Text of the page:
Walter Phelps Warren
City of Troy

This biography is from Troy and Rensselaer County, New York, Volume III, by Rutherford Hayner, Lewis Historical Publishing Company, Inc., New York and Chicago, 1925. It was submitted by Debby Masterson.

WALTER PHELPS WARREN—In the city of Troy, New York, the name of Warren has for more than a century been associated with good citizenship and upright manhood. One of those who fully measured up to the family standard of ability, integrity and service was the late Walter Phelps Warren, whose death on August 8, 1914, caused deep and sincere grief among his many friends and associates. Throughout his active career he was identified with the stove manufacturing industry. As president of the Fuller & Warren Company, Inc., locally known at that time as the Clinton Foundry, he was at the head of one of the largest stove manufacturing plants in the country, and as president of the Stove Manufacturers' Association of the United States, he exerted a strong and beneficial influence among stove manufacturers throughout the country. Diligent, patriotic, and resolute, he was a recognized leader in public affairs, and his influence was always cast on the side of material progress and moral and civil advancement.

The first Warren who came from Normandy to England was William de Warrene, who was a near relative of the Conqueror. There were eight Earls of Warren and Surrey. The original seat of the Warrens was in Cheshire, although from there they migrated to different parts of England. The name Warren and Waring are both used by descendants in this country, although it has been clearly proven that in England there are two separate families, their ancient armorial bearings being totally different.

(I) Richard Waring, the progenitor of the line herein followed, arrived in Boston, Massachusetts, on the ship "Endeavor" in 1664, and shortly afterwards settled on Long Island.

(II) Edmund Warren, son of Richard Waring, was born on Long Island in 1673, and died in Norwalk, Connecticut, August 5, 1749. His wife, Elizabeth (Bouton) Warren, bore him twelve children, among whom was Eliakim, through whom the line descends.

(III) Eliakim Warren, son of Edmund and Elizabeth (Bouton) Warren, was born in Oyster Bay, Long Island, July 8, 1717, and died in Norwalk, Connecticut, August 5, 1779. He married Ann Reed, of Norwalk, and they were the parents of Eliakim, Jr., of whom further.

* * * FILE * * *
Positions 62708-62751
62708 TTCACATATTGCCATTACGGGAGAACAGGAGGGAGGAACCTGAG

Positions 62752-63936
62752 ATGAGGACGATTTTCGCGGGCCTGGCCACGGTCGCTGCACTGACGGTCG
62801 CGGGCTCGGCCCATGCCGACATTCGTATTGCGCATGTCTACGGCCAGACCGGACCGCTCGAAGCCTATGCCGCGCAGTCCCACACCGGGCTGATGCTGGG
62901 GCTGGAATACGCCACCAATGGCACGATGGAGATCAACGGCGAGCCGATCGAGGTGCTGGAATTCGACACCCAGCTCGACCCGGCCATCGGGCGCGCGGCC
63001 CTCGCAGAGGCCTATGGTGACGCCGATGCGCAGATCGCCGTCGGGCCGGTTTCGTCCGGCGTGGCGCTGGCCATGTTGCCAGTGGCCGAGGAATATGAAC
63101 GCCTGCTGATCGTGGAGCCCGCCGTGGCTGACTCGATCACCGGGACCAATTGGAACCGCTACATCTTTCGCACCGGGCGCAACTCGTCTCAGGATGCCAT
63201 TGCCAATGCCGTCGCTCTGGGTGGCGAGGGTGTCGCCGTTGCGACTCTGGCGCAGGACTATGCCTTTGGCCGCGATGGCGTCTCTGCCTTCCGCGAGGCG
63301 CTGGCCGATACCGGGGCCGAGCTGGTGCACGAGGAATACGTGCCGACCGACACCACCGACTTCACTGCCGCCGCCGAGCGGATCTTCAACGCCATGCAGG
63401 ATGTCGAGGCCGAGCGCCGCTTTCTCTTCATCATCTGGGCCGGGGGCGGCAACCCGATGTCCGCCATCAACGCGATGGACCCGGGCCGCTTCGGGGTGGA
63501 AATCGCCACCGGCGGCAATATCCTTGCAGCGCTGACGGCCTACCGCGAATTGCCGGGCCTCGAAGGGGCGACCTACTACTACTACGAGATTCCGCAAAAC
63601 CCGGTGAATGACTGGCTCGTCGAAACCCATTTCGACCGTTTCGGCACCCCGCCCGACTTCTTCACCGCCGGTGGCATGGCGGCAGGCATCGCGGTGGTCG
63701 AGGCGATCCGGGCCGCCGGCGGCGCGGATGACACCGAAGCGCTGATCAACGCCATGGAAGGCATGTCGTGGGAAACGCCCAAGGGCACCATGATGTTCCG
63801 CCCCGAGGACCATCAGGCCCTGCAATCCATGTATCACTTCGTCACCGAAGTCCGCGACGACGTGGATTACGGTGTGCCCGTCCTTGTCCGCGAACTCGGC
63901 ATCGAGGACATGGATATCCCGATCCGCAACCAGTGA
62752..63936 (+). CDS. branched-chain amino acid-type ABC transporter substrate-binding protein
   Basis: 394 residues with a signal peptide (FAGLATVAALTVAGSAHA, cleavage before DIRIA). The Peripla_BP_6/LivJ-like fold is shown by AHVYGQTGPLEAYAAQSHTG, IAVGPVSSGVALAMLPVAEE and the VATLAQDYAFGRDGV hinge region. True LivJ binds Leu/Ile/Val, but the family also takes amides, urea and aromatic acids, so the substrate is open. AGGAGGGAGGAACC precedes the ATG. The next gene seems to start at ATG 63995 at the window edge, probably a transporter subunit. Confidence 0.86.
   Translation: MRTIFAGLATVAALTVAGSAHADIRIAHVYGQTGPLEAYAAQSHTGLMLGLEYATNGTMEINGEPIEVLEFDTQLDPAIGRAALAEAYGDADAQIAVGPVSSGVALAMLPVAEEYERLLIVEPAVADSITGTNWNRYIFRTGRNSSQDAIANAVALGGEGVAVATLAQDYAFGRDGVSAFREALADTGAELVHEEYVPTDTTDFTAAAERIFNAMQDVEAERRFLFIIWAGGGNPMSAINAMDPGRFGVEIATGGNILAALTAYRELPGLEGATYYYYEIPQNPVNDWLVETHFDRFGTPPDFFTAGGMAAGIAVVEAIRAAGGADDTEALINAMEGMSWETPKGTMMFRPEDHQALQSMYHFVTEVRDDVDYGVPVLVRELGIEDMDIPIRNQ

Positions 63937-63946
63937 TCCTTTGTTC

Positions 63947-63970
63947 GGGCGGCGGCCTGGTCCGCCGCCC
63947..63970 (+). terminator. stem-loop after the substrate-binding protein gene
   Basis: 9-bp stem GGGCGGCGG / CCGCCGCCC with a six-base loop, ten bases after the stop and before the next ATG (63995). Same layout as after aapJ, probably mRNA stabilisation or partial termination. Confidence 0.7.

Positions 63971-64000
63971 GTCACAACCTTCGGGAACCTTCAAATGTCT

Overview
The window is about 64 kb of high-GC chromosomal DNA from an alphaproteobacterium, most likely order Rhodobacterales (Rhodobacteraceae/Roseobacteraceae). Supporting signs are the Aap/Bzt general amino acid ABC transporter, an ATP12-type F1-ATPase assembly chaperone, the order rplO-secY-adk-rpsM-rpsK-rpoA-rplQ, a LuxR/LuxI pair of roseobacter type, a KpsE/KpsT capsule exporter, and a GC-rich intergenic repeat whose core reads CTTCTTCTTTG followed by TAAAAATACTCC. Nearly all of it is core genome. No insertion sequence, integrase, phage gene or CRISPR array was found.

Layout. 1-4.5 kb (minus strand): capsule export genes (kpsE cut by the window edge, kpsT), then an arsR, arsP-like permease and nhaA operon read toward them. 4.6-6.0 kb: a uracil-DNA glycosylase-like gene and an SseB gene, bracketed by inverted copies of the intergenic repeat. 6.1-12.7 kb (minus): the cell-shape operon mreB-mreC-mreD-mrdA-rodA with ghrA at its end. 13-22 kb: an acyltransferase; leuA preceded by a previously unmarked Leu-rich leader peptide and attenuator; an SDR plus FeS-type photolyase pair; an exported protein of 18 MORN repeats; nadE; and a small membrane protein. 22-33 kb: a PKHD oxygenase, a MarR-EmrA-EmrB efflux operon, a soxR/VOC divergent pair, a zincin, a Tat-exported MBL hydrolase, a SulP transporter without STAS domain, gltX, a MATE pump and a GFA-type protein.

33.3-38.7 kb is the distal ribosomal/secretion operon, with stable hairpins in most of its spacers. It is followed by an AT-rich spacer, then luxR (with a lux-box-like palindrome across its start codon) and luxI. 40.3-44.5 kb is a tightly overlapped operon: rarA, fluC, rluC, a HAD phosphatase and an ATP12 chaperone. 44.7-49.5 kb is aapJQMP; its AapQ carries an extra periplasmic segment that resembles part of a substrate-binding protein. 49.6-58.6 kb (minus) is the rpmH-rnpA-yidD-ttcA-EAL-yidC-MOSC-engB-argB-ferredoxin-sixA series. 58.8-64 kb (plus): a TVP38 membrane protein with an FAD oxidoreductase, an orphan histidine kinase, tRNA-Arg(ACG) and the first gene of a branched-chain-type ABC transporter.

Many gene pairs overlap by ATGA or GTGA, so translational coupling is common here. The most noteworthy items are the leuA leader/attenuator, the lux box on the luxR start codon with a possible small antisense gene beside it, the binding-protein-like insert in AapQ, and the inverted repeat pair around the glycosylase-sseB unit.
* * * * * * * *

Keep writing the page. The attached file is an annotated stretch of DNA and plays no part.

(IV) Eliakim Warren, Jr., son of Eliakim and Ann (Reed) Warren, was born in Norwalk. Connecticut, February 9, 1747, and died in Troy, New York, September 4, 1824. In 1798, the year of his removal from Connecticut, Troy contained three hundred houses and 1,802 inhabitants. He married Phebe Bouton, who bore him six children, among them Stephen, of whom further.

(V) Stephen Warren, son of Eliakim, Jr., and Phebe (Bouton) Warren, was born in Norwalk, Connecticut, in 1783, and died in Troy, New York, May 9, 1847. He was an influential citizen of Troy, business man, financier, member of the State Legislature in 1823, and a presidential elector. He married Martha Cornell Mabbett, of Lansingburg, New York, who bore him six children, among whom was Hon Joseph Mabbett Warren, father of Walter Phelps Warren, of whom further.

(VI) Hon. Joseph Mabbett Warren, son of Stephen and Martha Cornell (Mabbett) Warren, was born in Troy, New York, January 28, 1813, and died in that city September 9. 1896. He graduated from Washington (now Trinity) College. On March i, 1840, he was admitted to the firm of Hart, Lesley & Warren, which style was changed to Warren, Hart & Lesley, then to J. M. Warren & Company, with Joseph M. Warren as president, so continuing until his death. He was one of a committee of nine to arrange for the sale by the city of Troy of the Schenectady & Troy railroad; was the first president and a director of the United National Bank of Troy; a trustee of the Rensselaer Polytechnic Institute; water commissioner of the city of Troy from 1851-52; one of the organizers and member of the board of managers of the Troy Club. He married, September 9, 1835, Elizabeth Adelaide Phelps, born March 3, 1815, died July 20, 1891, daughter of Walter and Julia Steel (Beach) Phelps, of Hartford, Connecticut. They were the parents of seven children: Stephen, Mary Mabbett, Walter Phelps, of whom furthe; Josephine, Phebe McKean, Anna and Stephen.